If you’re looking to get your HD video out via a cable, then there’s no official line that the Galaxy Nexus has the same hybrid USB/HDMI port on the bottom edge (the MHL socket) but from examining the two pretty closely, they appear to be identical. So, a tie it remains.

Battery Life

Tie: Galaxy Nexus
1700mAh

Tie: Galaxy S2
1650mAh


Samsung hasn’t supplied the stats that really count when it comes to battery life - the estimates in terms of standby, call and video time. Instead, what we have to go on is the battery spec itself. Now, while the one in the Galaxy Nexus is a little bit larger, it’s got a much bigger screen with many more pixels to push and we suspect that that will negate the difference and possibly even mean that its battery life is, in fact, shorter when it comes down to it. The only thing that might make up for that is the fact that the GPU inside the Galaxy Nexus is considerably less beefy but whether or not that makes the TI OMAP4460 less power hungry or not is another thing.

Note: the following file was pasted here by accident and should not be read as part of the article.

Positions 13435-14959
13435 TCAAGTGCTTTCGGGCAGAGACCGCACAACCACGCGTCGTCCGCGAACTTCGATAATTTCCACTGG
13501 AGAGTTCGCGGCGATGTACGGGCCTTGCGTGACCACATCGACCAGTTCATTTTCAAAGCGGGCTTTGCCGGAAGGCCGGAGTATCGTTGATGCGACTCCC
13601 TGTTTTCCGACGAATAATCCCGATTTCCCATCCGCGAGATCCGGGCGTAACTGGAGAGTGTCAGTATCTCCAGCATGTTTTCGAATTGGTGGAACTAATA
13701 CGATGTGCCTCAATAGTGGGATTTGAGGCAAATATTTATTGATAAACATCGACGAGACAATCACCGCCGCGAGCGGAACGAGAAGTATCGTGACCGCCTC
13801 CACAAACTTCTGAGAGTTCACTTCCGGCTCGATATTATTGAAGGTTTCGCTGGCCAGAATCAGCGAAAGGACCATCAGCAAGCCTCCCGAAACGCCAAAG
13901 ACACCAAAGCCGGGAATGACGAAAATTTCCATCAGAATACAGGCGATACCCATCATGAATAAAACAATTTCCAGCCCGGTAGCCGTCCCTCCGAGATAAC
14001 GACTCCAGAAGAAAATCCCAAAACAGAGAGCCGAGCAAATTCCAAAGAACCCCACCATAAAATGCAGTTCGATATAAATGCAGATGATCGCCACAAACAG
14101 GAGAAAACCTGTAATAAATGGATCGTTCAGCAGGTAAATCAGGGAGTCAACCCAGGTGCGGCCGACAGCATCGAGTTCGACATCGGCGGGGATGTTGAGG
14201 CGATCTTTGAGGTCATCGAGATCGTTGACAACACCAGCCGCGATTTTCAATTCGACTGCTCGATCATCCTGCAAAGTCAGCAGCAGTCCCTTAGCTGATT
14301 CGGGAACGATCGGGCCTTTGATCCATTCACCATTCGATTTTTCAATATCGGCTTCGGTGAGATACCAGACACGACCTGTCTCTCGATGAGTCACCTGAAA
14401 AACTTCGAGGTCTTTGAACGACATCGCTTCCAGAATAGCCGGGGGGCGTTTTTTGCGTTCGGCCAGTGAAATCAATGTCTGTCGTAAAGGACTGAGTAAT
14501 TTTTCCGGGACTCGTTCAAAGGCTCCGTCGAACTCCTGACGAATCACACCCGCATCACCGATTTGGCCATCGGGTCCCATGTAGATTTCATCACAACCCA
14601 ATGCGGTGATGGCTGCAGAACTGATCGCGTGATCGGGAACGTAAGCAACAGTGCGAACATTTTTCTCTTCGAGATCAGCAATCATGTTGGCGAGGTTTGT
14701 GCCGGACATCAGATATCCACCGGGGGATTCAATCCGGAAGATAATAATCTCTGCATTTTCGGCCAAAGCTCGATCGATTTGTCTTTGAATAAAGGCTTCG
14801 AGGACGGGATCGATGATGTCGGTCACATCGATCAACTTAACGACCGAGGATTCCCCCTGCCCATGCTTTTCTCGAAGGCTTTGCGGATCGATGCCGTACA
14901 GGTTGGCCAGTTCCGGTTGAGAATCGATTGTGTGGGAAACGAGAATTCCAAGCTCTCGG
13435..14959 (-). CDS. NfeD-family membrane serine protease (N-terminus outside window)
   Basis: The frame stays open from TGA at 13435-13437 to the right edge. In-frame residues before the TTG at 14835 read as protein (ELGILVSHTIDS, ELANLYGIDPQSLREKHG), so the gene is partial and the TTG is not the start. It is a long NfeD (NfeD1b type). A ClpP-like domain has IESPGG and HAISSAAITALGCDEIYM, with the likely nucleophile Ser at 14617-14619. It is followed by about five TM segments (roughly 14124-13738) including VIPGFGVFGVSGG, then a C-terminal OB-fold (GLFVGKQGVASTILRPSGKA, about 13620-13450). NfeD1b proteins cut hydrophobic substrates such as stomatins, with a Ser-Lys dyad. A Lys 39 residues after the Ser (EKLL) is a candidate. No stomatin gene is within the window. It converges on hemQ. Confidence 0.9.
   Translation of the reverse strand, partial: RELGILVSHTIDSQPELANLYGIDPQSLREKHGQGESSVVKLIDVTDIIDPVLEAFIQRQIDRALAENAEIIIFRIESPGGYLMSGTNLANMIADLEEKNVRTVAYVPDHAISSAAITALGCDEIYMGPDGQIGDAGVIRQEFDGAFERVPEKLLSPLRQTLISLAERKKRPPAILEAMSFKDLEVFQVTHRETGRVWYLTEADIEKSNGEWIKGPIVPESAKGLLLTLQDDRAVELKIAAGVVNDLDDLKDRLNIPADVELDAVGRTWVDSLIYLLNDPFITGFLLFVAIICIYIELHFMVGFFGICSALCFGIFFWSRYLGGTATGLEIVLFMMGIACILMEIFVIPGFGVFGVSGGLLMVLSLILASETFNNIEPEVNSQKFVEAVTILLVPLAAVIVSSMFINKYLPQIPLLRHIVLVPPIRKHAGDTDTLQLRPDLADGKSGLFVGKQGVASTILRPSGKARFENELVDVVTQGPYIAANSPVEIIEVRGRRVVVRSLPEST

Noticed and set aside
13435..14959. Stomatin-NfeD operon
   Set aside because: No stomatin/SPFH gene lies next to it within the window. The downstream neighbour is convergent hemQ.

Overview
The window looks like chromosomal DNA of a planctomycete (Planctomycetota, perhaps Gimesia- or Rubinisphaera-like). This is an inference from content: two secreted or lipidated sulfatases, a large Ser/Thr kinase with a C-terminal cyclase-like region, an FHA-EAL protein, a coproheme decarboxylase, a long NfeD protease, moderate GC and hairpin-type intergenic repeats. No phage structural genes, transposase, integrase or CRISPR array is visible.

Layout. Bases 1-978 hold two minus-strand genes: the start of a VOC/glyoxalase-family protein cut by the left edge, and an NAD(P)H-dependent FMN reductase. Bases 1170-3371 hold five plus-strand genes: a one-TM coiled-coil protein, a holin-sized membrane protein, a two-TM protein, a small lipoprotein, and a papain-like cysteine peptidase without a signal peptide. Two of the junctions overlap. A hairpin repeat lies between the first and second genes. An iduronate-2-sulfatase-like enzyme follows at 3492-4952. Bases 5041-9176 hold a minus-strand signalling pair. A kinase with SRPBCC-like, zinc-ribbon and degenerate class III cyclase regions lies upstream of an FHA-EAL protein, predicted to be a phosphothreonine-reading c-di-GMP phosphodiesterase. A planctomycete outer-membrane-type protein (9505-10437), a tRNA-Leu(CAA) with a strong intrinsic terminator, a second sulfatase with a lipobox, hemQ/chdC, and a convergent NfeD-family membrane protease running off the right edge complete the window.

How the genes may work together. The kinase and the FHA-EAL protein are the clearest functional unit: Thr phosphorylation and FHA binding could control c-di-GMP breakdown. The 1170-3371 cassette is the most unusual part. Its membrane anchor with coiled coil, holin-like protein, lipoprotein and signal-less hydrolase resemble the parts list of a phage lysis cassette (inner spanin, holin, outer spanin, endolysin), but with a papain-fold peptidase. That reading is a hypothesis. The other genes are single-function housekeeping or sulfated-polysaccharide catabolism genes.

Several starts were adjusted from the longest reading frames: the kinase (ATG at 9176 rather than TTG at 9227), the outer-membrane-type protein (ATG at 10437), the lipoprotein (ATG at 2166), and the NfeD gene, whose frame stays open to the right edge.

Software

1st: Galaxy Nexus
Android 4.0 Ice Cream Sandwich

2nd: Galaxy S2
Android 2.3 Gingerbread + TouchWiz 4.0


There are some decent Samsung apps that come with TouchWiz 4.0 but the only thing that has no straight Android Market equivalent is the Swype keyboard which is good but by no means an essential. So, the missing UI on the Galaxy Nexus is really no less.

Instead, the Nexus phone benefits from having the very latest version of Android on board meaning that it adds touches like Android Beam NFC sharing, Face Unlock, more stability (in theory) and an all new, modern and exciting look and feel. It’s likely that you’ll be able to upgrade the SGS2 eventually but these things tend to take a very long time indeed.

Storage

1st: Galaxy S2
16/32GB + microSD

2nd: Galaxy Nexus
16/32GB


Internal phone storage is probably still more critical in Android even though the system can now cope with apps placed on the microSD card. The trouble is that not all developers have made this possible and not all of those who have, have done it very well. Either way, fortunately, both of these phones offer bags of space but if you really want to go nuts and buy yourself a 64GB piece of removable storage, then it is possible to have a whopping 96GB to play with on the Samsung Galaxy S II. Just don’t inhale the thing by accident.